Gen. Andrew J. Hickenlooper May 13, 1904

May 13, 1904

scans from newspaper collection of
Ruth Adams-Battle

Transcribed by Dorothy Wiland

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Who Passed Away at His Home Thursday

Former President of the Gas and Electric Company Died,
After an Extended Illness.
He Had Long Been Identified
Prominently With City Affairs
and Had Served His
Country With Distinction in the Civil War

Gen. Andrew J. Hickenlooper died at 12?45 o’clock Thursday, after an exhausting illness, which had lasted for months.  At the time of his death the various members of his family were grouped about the bedside.  Although the end had been anticipated for some weeks past, as apt to occur at any moment, his death was rather unexpected Thursday morning.  That is to say, there were no indications in advance that dissolution was about to occur, and the aged business man dropped into death as easily and gently as though he had but gone to sleep.

For some months past he had been trouble with a nervous exhaustion complicated by internal troubles, which finally forced him some months ago to retire from the presidency of the Cincinnati Gas and Electric company, and devote himself to the endeavor to restore himself to health.  He had been reluctant to leave the important and responsible duties of his position, however until it was too late and his ? had been drained of vitality.  After leaving the position of president he remained at his home in this city for some time in the hope that a perfect rest would restore him in strength.  When this failed he was taken to Baltimore, accompanied by members of his family, as it was believed that the balmier climate of the South would restore him to complete strength.  This hope, too, proved futile, and when he returned to this city a few weeks ago, it was recognized among his intimates that he had but returned to die.  The nature of his trouble was such, however, that the end was not a sudden one, and the former general of finance gradually wore out.

A few days ago his family was told by Dr. Dunham, the attending physician, to be prepared for the worst at any moment.  Dr. Dunham stated that the end might come at any time, and that on the other hand the reserve strength which still remained from Gen. Hickenlooper’s once magnificent physique might enable him to maintain the unequal struggle for weeks.
On Monday of this week it was recognized that his strength was failing him more and more, and that he might be expected to die at a moment’s notice. A careful watch was kept in his sick-room, and when on Thursday, the premenatory symptoms of the inevitable end became apparent the members of his family were grouped about him.

The members of Gen. Hickenlooper’s family, who survive him, are his wife, Mrs. Maria Smith Hickenlooper, three daughter, Miss Anelia Hickenlooper, Mrs. Dr. J. M. Withrow, Mrs. Dawson Blackmore, and two sons, Mr. Andrew Hickenlooper, and Mrs. Smith Hickenlooper.  Mrs. Hickenlooper was before her marriage Miss Maria Smith, daughter of an old and respected Cincinnati family.  Gen. Hickenlooper and his family are Presbyterians.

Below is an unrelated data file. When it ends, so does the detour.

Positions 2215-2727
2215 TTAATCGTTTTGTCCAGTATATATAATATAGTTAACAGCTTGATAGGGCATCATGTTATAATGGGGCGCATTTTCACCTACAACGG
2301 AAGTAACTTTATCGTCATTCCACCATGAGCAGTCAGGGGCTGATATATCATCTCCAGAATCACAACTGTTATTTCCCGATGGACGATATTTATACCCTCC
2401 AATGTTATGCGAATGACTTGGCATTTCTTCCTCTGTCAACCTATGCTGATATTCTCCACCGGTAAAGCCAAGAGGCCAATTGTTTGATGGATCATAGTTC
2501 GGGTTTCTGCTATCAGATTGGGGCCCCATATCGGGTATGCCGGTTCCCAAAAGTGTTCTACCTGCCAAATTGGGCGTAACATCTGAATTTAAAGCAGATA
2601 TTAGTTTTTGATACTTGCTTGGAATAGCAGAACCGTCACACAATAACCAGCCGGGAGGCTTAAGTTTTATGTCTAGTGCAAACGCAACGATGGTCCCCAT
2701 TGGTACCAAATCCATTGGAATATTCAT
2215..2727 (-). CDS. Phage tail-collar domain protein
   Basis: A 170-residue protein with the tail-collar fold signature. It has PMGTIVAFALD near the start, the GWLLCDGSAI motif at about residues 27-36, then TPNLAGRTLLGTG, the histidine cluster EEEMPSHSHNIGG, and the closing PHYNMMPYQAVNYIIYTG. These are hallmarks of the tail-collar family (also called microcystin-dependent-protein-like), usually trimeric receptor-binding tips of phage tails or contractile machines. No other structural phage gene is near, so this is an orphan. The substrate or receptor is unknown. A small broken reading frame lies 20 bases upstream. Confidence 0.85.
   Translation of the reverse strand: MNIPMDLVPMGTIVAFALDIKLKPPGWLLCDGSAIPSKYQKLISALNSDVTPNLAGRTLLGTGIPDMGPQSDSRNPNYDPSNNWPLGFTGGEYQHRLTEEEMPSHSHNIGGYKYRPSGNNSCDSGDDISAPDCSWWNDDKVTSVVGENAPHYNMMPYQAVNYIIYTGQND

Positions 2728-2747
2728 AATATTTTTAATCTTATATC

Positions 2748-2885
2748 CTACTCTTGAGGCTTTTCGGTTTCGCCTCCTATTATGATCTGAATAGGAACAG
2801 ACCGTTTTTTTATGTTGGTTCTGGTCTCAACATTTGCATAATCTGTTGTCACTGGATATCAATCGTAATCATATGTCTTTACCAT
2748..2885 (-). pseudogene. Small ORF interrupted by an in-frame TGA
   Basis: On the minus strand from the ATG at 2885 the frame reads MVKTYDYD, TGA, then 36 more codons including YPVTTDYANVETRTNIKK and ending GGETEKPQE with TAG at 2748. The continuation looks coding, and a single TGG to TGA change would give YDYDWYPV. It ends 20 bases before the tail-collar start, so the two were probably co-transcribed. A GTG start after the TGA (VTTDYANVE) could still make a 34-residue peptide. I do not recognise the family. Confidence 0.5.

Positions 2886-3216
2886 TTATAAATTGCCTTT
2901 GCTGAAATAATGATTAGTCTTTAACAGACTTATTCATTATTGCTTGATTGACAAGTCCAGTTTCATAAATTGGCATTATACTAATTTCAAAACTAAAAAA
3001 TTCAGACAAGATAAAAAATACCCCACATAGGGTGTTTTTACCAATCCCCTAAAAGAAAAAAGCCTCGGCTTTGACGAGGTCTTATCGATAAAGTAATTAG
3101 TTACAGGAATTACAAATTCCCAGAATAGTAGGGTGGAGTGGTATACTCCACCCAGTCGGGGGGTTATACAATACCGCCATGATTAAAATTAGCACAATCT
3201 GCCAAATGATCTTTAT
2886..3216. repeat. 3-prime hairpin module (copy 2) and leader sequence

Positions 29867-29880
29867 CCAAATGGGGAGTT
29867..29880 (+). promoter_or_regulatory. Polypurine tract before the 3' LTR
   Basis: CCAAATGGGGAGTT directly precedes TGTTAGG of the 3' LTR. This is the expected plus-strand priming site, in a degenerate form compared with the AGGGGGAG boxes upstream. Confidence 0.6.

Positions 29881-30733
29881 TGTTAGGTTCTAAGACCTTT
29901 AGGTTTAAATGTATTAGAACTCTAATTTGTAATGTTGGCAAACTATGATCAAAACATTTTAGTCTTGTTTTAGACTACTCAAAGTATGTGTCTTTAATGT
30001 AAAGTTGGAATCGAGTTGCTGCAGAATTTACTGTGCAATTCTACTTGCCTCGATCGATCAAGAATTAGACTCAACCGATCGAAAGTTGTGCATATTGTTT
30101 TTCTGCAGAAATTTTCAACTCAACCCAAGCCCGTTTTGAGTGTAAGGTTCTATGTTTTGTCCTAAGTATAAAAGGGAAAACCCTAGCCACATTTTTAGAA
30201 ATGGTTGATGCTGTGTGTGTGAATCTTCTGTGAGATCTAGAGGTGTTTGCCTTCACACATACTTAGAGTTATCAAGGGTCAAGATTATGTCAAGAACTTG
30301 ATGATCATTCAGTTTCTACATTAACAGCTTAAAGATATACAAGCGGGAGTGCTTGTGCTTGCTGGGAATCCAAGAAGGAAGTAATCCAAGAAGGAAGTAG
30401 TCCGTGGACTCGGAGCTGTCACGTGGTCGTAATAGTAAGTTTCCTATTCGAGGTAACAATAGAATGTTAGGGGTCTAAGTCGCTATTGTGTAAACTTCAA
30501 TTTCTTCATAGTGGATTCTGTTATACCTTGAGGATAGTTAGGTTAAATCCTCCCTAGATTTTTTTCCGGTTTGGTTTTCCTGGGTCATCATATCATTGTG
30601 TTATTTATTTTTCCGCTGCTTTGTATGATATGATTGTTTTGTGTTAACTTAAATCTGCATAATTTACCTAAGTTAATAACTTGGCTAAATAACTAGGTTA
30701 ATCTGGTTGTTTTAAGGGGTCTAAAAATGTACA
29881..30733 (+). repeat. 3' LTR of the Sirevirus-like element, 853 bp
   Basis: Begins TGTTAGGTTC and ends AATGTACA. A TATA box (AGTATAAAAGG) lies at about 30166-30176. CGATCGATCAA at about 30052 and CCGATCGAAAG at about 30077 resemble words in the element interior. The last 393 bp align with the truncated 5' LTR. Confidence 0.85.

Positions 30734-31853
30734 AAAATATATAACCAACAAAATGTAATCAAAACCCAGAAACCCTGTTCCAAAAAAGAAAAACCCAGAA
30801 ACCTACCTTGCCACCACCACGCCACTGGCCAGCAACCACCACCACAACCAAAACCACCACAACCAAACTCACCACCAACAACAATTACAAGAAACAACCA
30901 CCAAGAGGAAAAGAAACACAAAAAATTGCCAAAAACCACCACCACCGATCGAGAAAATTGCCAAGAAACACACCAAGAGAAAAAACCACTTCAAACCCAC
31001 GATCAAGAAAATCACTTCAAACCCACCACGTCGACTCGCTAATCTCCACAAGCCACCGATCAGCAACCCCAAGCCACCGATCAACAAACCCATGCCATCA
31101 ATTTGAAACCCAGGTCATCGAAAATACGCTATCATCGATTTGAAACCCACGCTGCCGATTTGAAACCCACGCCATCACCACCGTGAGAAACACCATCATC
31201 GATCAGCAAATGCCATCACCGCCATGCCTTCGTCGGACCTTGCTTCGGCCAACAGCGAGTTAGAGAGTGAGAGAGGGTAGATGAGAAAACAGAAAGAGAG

General Andrew Hickenlooper was born in the village of Hudson, O., August 10, 1937.  From his earliest youth he displayed the qualities which afterwards made him a noted figure on the battlefield and later as a master of finance.  When he was but nineteen years of age he entered the office of A. W. Gilbert, then the city surveyor of Cincinnati, and so thoroughly mastered the duties of that responsible position that, three years later-In 1859—he became the city surveyor himself.  After spending two years in this position the Civil War broke out.  Although he was but twenty-four years of age, he recruited what was known as Hickenlooper’s battery, and joined General Fremont at Jefferson City, MO.  He was made chief of artillery.  In 1862 his battery was made a part of General Grant’s army and took part in the thickest of the fight at Pittsburg landing.  For gallantry in action in that memorable battle he became commandant of artillery in General McKean’s division.  For his gallant services he was again promised to be chief of artillery on General McPherson’s staff and sustained very intimate relations with that brilliant commander, finally becoming chief engineer of the corps.  It was after the battle of Port Gibson that General McPherson wrote to the Secretary of War, stating that, as his further promotion; in the direct line of the artillery service was impossible, he appealed to the general Government for substantial recognition of Captain Hickenlooper’s magnificent services.  At the fall of Vicksburg the Board of Honor of the Seventeenth corps awarded him a gold Medal.  He served through the Atlantic campaign with distinguished honor participated in the march to the sea, and in the campaigns of the Carolinas, and was indorsed for brigadier general by General Sherman, Howard and Grant in the most eulogistic terms.  On May 20, 1865, be became a brevet brigadier-general.  After the war he was appointed United States marshal for the Southern district of Ohio.  Then he served two terms as city civil engineer.  While in this office, he was made assistant to W. W. Scarborough, then the president of the Cincinnati Gas company, with the title of vice president.  He served as vice president but a short time before he was elected president of the company.  In 1879 he was elected lieutenant governor of Ohio and declined a renomination in 1881.  He served one term as president of the Cincinnati Chamber of Commerce.

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